As the legal saga between the two continues, Qualcomm is firing back after a host of tech companies came out in support of Apple last week. The chip maker is accusing the Computer & Communications Industry Association, a group that consists of companies such as Google, Samsung, and Facebook, of waging a “coordinated effort aimed at misdirecting” government regulators.

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Earlier this month, Qualcomm filed a patent infringement suit against Apple seeking an import ban on iPhone models that use modem chips “other than those supplied by Qualcomm affiliates.” Essentially, this is an indirect way of saying iPhones with Intel modems. The CCIA last week came out in support of Apple, saying that such an import ban would only harm consumers by driving up smartphone prices.

Qualcomm fired back today in a filing, explaining that its import ban has nothing to do with Intel chips specifically, but rather the patented technology that they encapsulate. For this reason, Qualcomm believes that an import ban would not have a long-term effect on smartphone competition (via Reuters):

“Apple can purchase and utilize any LTE modem it chooses so long as it does not infringe Qualcomm’s asserted patents,” the company wrote.

Qualcomm was quick to note in its filing that other companies, such as MediaTek, Samsung, and Marvell Technology Group all make modems that could supply the smartphone industry should Intel’s offerings be affected by an import ban or other regulatory rulings.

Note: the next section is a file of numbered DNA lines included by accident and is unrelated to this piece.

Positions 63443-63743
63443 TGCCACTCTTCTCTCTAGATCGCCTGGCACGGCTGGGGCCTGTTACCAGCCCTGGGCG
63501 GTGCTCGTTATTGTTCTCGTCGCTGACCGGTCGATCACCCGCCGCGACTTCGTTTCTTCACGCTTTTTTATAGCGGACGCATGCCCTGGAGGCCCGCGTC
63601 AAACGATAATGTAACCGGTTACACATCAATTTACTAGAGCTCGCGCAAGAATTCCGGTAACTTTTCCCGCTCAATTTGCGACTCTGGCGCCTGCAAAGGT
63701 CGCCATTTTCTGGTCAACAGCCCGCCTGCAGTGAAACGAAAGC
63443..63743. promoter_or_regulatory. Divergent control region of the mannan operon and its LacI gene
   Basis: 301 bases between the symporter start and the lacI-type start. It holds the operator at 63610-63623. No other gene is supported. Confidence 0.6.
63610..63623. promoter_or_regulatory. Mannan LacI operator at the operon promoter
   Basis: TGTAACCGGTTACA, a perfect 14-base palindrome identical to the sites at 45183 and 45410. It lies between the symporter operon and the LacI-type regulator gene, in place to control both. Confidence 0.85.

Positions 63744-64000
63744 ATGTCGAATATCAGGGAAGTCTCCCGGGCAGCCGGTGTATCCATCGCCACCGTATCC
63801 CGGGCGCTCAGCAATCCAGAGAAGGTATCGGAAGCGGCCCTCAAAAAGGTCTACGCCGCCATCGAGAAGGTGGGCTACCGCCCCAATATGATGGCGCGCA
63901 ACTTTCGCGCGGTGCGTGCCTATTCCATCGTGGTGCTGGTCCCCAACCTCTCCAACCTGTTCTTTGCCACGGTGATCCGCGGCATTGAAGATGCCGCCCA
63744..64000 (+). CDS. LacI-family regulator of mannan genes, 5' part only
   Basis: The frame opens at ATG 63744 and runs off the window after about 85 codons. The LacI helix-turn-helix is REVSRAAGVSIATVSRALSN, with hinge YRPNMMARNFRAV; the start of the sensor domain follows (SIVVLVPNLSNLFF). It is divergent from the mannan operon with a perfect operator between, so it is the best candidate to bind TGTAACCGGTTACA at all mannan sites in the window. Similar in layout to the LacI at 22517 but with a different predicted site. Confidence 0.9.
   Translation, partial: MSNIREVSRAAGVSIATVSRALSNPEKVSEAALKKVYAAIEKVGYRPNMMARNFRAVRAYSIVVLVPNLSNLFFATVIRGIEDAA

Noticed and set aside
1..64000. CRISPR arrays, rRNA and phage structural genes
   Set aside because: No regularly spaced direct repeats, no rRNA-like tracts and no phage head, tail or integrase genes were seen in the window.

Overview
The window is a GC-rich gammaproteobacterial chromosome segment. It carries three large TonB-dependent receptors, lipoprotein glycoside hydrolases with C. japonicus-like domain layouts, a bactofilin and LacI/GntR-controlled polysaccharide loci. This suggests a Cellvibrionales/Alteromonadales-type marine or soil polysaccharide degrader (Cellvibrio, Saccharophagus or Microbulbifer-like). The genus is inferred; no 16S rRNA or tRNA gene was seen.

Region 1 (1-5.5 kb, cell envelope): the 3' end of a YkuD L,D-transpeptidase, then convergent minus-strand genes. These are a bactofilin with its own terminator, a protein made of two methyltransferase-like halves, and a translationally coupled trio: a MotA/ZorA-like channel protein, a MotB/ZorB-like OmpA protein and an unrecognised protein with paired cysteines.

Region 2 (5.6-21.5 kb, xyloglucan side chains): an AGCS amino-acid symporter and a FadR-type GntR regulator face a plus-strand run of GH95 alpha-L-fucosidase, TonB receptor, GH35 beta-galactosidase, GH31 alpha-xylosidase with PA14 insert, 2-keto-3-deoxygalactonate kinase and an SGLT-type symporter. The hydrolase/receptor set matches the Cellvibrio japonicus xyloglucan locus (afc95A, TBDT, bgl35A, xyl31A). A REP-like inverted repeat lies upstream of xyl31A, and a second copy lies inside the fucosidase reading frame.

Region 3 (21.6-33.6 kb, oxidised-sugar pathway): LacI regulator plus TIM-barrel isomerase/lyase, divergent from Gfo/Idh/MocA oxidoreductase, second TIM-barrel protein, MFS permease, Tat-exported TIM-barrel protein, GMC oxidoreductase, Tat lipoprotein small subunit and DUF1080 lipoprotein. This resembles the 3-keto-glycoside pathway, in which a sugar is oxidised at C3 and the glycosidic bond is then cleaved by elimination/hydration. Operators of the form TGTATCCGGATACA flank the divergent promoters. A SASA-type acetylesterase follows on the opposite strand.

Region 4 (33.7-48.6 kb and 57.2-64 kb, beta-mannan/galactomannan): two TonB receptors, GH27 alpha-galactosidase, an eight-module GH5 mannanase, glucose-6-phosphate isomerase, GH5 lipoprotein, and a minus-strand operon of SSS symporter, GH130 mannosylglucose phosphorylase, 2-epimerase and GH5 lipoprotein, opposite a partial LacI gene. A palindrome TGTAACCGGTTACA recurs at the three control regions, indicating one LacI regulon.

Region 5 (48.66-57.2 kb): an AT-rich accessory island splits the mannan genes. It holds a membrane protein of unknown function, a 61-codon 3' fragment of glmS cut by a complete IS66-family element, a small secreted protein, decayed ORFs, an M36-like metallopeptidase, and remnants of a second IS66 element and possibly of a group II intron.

The chip maker also notes that Apple has turned manufacturers like Foxconn against it as well. It was reported earlier this month that Apple has been helping its manufacturers fund legal battles against Qualcomm.

When pressed for comment, Apple reiterated its position in the legal case saying Qualcomm provides the company “with a single connectivity component, but for years have been demanding a percentage of the total cost of our products – effectively taxing Apple’s innovation.”

The legal battle between Qualcomm and Apple has been picking up momentum recently as the entire tech industry joins forces. Qualcomm, despite its constant escalation of the case, seems willing to settle outside of court, something Tim Cook initially said he would prefer to do. Whether or not that will actually happen remains to be seen, but given the breadth of the case at this point, it seems unlikely.


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